“Of course not. I want to leave in two…” She took in Joy’s jeans and oversized, denim, button-up shirt. Why her sweet little thing of a granddaughter chose to hide behind such unflattering, baggy clothing was beyond her. And she could use a haircut, too. Bertha noticed women nowadays wore shorter, snazzy styles. With the natural curl of her hair, she’d look good with one of those geometric cuts like Halle Berry often wore. “Make that three days. We need to go shopping.”

“And just where do you think we’re going and for how long?”

Bertha paid a lot for her pearly white dentures and showcased just about every tooth in the set with the smile she flashed Joy. “Where have I always wanted to go?”

“California. But I still have six weeks of school left, and did your doctor clear this trip? You’ve never flown before, and you haven’t been feeling well.”

Bertha harrumphed and sunk into the corner of the oversized chair with her arms crossed over her chest. “He’s conspiring with your parents to keep me prisoner. The only cure for growing old is death, and I plan to see the sunset on the Pacific before I die.”

Brow raised, Joy asked, “Now who’s being melodramatic? And they aren’t trying to keep you prisoner.” She settled in the chair next to her granny.

“Then why did they take my car?”

Shoulders hunched, Joy said, “I don’t know, maybe it has something to do with your driving seven miles an hour. You have a chauffeur at your disposal twenty-four/seven. Let’s make a compromise.” She sat forward, dug into her back pocket and pulled out a letter. “Check this out. I was accepted into that writer’s summer retreat I told you about.”

Eyes wide, Bertha drew her hands to her mouth. “Oh Lordy be! I’m so proud of you. I can’t believe you’re actually going to do it.”

“Yes, ma’am, I certainly am, and since it’s in Los Angeles, I thought I’d take my favorite person in the whole world with me—that is if her doctor clears it.”

Excitement welled up in Bertha. For years she’d prayed Joy would chase her dream of becoming an author. “They have doctors in Los Angeles. I’m going, but if this program is half as intensive as you’ve told me about, we won’t get to spend much time together. So now we’re taking two trips to California. Mine will be for fun.”

“Granny, I’m a fourth grade teacher. I can’t afford to take us twice.”

“I’m paying for the fun trip.”

“Thanks, but I can’t allow you to spend so much money on me.”

“You have always been entirely too difficult,” Bertha grumbled.

“From what I hear, you’re four times as bad as me.” She cuddled up next to her granny. “Save your money for my trip to you. I’ve found this great senior center that does all kinds of neat trips and things. You can hang out there while I attend the workshops. And if you don’t want to go out, you can watch T.V., read, surf the Internet, nap. The center has it all. I can only give you a hundred bucks a week for pocket change, but that’s enough for at least two field trips a week.”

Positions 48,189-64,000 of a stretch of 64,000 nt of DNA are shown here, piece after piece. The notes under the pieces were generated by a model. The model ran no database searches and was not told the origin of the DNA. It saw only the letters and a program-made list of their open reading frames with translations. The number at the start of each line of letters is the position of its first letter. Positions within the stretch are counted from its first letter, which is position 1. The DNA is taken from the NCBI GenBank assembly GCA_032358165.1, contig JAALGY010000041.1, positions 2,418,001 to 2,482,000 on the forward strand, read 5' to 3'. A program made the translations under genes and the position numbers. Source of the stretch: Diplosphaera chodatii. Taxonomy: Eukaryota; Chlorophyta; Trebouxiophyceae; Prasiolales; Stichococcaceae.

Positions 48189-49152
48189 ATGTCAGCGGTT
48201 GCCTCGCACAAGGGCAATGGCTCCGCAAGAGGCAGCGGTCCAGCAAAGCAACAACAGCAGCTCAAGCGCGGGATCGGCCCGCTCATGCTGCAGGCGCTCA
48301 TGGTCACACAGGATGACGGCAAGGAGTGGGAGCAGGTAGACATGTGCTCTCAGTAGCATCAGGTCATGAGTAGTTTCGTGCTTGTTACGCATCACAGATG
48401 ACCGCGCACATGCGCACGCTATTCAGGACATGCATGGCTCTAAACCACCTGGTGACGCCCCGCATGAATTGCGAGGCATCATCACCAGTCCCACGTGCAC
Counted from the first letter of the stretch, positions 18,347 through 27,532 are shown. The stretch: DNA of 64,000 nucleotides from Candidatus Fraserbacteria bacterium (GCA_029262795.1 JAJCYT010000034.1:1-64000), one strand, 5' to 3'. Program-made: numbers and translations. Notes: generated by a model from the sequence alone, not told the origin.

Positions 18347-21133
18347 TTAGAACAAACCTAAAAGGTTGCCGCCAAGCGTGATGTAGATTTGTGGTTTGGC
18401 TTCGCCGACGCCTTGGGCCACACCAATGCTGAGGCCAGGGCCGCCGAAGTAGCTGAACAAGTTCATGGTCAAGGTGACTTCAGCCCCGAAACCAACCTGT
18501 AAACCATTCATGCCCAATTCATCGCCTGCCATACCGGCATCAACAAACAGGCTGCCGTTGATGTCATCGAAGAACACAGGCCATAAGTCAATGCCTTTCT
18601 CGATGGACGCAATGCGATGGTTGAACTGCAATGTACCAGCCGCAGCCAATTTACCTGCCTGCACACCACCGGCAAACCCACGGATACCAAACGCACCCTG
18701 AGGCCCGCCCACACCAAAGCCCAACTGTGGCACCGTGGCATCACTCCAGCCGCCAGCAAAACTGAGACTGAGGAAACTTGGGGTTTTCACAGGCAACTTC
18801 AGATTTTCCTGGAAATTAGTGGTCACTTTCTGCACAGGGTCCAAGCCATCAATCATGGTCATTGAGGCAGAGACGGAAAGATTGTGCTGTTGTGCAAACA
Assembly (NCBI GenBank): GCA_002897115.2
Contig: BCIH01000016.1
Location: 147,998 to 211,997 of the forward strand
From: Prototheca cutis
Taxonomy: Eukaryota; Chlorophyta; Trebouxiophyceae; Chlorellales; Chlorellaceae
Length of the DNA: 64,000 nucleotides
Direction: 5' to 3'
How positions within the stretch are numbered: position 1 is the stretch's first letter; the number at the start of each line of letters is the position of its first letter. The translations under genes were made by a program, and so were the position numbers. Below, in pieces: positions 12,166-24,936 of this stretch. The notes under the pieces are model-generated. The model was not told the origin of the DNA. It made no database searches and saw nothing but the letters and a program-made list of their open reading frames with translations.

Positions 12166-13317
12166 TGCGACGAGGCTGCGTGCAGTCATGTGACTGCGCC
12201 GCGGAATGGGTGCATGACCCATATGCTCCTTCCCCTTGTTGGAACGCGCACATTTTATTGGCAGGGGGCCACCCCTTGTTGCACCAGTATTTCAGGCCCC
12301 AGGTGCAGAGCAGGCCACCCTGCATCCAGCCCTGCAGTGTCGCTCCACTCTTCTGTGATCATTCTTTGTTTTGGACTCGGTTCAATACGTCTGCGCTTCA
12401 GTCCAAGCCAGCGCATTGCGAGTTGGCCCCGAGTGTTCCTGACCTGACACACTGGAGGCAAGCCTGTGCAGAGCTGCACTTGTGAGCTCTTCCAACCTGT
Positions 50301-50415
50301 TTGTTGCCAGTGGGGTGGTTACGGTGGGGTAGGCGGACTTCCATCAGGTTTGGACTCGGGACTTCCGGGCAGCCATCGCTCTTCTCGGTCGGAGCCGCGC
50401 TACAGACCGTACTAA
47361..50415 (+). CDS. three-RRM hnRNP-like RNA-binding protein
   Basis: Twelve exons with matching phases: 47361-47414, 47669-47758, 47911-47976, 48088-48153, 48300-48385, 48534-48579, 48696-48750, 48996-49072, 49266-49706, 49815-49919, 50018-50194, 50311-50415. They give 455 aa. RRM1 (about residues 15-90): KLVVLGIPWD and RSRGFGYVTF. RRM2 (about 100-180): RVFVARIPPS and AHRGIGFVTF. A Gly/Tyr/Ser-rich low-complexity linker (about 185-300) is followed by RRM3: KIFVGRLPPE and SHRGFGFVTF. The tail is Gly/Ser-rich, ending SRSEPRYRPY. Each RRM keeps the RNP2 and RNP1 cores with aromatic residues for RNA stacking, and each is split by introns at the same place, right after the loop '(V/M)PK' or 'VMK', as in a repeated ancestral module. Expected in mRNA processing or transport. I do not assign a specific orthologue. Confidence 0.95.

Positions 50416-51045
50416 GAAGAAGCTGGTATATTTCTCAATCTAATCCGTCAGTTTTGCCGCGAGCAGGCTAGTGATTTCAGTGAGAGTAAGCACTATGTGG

Bertha blinked rapidly to keep from tearing up. Of all her adult children to great-great grandchildren, Joy was the least secure financially, but always went out of her way to make her granny’s dreams come true—no matter what the cost emotionally or financially.

“I can afford this, Joy. Indulge an old woman. Come with me. I know you don’t want to hear this, but the children will be fine with a substitute teacher. You’ll only be gone a week, maybe two.”

“Why the rush?” Joy asked, concern clear in her voice.

“I’ve been waiting my whole life. Why should I have to wait any longer? Tonight I’m booking our flight to California. I’m going with or without you.”

Mouth and eyes opened wide, Joy gasped. “That’s not fair. You know I’d never let you go alone.”

“I certainly do. And you know I’ll leave without you. Now how long before we can leave.”

“You are so wrong for this,” Joy mumbled. “This is blackmail, extortion or something.”

“It most certainly is. And I’m paying for everything. Now how long?”

Joy stared at Bertha a long while, but Bertha didn’t crack. This was too important. Time was too short.

“I guess three days will be enough time. But I can only be gone a week.”

“Excellent! And don’t tell your parents we’re escaping Alcatraz. They’ll try to stop us.”

“You’re preaching to the choir.” She gently placed her hand on her grandmother’s hand. “You think you’re dying, don’t you?” she asked softly, slowly. “That’s why you’re in such a hurry to get to California.”

Joy’s eyes had darkened to sorrowful black pools. The poor child couldn’t hide her emotions if she wanted to. Her eyes would tell on her every time. Bertha sandwiched Joy’s hand between her own. “This is our last summer together, baby. I’ve had a good life, but I’m tired. This old body I’m stuck in is giving out on me and won’t last much longer.”

Tears trickled down Joy’s cheeks. “I don’t want to lose you. I don’t want to be alone.”

Bertha wiped the moisture from her own face. “I’ll always be with you. If not in body, in spirit. You remember that.” After a long while, she forced a smile to her face. “Now let’s stop all of the doom and gloom. Grab that laptop for me.” She motioned to the end table on Joy’s side of the armchair. “I’ve been busy all week.”